I remember a timewhen I’d be jockeying for position in the bakery aisles at Sainsbury’s and the advantage was held by the trolleys which were literally overflowing with what looked like a monthly shop. Their size would cow us mere weekly/bi-weekly shoppers into submission, like traffic parting for a siren.
The notorious wheels would flap about, creaking under the weight of £200, £300, maybe more in groceries which would paint a wonderful picture of the life of a consumer in 2005 if scattered across a blank canvass.
Every till operator would stare in horror, silently praying that the monstrosity looking for the shortest check-out queue wouldn’t come to them.
How things have changed.
As and when you need it
According to a report in the Guardian just before Christmas, two thirds of Brits now treat their local supermarket like a walk-in fridge, many of us (including me) buying our evening meal on the way home from work.
Aside from the extended opening hours of stores which are located far more conveniently being a contributing factor (thank you ALDI and LIDL), the British public is far more conscious of OTT shopping trips which in turn end up with money pouring down the drain through waste.
This is just one indication of how budget-savvy we have all become and it is a great habit to help save money on your shopping as you only buy what you need.
Not all of us can manage a daily basket, though, but there are so many different ways of saving money on your groceries, the best of which we’ve listed here:
We love to shop around for most things. ALDI and LIDL have helped take the labour out of this. If you’ve got one near you, give one of the German budget chains a go.
I used to be convinced that a visit to one of them would mean having to sacrifice quality for reduced cost. This is no longer the case with both stores winning awards for all sorts of food and drink products, yet still managing to keep prices down. I’m often very surprised at how much value for money I can get.
Do be prepared for a no frills in-store experience, although a race to re-fill your trolley at checkout against the lightening quick cashiers can be fun (in my sad little head anyway#smallwins)
A slow but sure way of saving money in the long run is to sign up for reward cards or points schemes with the big chains (apart from ASDA who don’t currently have one):
Sainsbury’s are part of Nectar. Registering your Nectar card for online shopping or presenting it every time you checkout in-store gives you 1 Nectar point for every £1 spent. The minimum 500 points is worth £2.50 when you redeem them.
From personal experience, it builds up pretty quickly if you’re a regular and I once bought all my Christmas food with 12 months of Nectar points (although that was when it was 2 points for every £1 spent). You can also use the points at other Nectar partners such as Argos.
Tesco Clubcard is similar – a point for every pound spent (more on fuel).
The minimum 150 points is worth £1.50 when redeemed although unlike Sainsbury’s, where you can redeem as and when you please using your card, Tesco send you vouchers every three months. You can, however, use them with Tesco’s Reward Partners such as Cineworld and Pizza Express.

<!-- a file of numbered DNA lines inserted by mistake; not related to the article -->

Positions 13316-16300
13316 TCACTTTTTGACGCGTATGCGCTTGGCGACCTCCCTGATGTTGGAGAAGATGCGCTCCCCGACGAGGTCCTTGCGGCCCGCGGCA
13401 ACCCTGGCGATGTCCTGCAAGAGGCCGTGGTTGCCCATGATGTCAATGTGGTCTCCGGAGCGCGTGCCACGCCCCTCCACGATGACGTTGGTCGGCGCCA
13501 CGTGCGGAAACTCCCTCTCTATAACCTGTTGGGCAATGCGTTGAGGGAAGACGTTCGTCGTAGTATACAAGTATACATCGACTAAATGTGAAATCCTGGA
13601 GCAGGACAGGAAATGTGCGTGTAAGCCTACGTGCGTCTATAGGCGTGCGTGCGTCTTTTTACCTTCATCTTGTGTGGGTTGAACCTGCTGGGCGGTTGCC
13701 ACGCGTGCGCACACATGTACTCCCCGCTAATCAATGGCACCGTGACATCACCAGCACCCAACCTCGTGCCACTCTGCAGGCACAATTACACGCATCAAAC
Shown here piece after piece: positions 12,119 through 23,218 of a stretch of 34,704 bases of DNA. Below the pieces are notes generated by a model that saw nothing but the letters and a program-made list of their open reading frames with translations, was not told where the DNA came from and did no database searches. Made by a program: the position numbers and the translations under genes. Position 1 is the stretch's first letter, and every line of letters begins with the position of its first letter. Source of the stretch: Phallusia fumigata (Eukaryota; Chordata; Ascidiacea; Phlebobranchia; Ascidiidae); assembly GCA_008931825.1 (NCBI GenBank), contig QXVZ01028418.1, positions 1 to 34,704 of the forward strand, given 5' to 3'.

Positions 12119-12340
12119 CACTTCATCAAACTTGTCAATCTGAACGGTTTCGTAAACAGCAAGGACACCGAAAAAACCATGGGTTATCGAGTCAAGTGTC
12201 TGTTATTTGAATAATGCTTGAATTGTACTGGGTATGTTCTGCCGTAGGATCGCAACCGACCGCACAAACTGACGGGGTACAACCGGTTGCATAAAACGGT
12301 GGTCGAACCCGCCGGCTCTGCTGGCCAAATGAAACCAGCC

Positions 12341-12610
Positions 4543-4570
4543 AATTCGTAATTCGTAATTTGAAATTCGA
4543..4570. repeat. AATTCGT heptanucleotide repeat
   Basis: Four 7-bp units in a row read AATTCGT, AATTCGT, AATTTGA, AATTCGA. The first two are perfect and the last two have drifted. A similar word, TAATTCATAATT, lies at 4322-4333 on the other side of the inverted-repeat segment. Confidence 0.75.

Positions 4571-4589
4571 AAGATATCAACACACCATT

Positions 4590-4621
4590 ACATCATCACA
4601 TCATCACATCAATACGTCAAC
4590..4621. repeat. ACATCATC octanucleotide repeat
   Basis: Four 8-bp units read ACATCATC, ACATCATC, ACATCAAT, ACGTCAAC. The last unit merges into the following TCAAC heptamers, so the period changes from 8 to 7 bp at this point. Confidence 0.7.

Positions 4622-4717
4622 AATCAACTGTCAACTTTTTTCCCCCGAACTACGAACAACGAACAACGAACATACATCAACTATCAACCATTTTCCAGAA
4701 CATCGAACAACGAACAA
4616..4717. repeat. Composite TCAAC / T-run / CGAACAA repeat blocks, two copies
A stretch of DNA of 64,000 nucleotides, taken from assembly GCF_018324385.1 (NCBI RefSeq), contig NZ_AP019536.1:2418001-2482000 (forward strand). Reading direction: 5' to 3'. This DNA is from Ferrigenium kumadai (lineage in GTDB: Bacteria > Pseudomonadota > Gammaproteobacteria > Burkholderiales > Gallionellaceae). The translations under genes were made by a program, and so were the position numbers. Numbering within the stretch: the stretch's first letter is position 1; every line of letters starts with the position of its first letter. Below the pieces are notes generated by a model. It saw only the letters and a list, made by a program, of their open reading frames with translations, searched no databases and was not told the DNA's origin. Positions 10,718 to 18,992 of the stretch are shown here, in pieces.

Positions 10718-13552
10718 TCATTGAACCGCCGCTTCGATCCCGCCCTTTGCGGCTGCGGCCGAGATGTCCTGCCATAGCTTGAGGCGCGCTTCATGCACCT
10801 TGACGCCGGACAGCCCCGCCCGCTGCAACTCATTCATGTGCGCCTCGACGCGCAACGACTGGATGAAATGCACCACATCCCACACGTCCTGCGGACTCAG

Iceland offer a pre-pay Bonus Card which earns you a bonus of £1 for every £20 you top it up with for spending in their stores.
The Co-op has a membership scheme which earns you earn 5% cashback when you buy any Co-op own-brand item and a further 1% which goes to a local charity in your area.
Timing (again) – it’s a handy thing to find out when your local supermarket starts to label items up as ‘reduced but still fresh’. The best before date will be that day or the next so make sure you eat it soon. Most stores have a designated section in the fridges or on the shelves for such items.
Buy one get one free, buy two get the third free, buy one get one for a pound, half price, a third off etc… The amount of deals supermarkets offer these days are endless.
Keep an eye out for deals on your usual’s but also for brands that you have never tried before (they’re all much of a muchness anyway).
And if you can, bulk buy non-perishables or freezables which are on offer – this will save money on your next few shops and it could be a long time before they’re on offer again.
The Online Shop
Us Brits love to shop online, over 25% of us having a groceries delivered more than once a month. Prices don’t vary much from what you get in-store but whether its petrol, public transport or a taxi, the cost of getting to and from the nearest supermarket is removed.
That said, the delivery charges vary according to day of the week and time of day. I’ve found that the cheapest ‘slots’ with the big four are late at night (as little as 99p with Morrison’s) and early evenings (about £2-£3).
Avoid weekday mornings, Saturdays and Sundays. At the time of writing you could pay as much as £7 for a weekend delivery, £5/£6 before lunch Monday to Friday, although for some reason Wednesdays can be cheaper.
If you are happy to go with Tesco for every shop then they offer a ‘Delivery Saver’ – sign up for a six month contract and your monthly fee is£3.49. This gets you unlimited deliveries and priority access to prime delivery slots. Although this is only on Tuesday-Thursday. I’m afraid it’s £6.99 for ‘any day’ six month contract.
Asda offer a ‘Delivery Pass’ which works out cheaper. ‘Anytime’ delivery pass is £35 upfront or £6 for six months and you get one month free.
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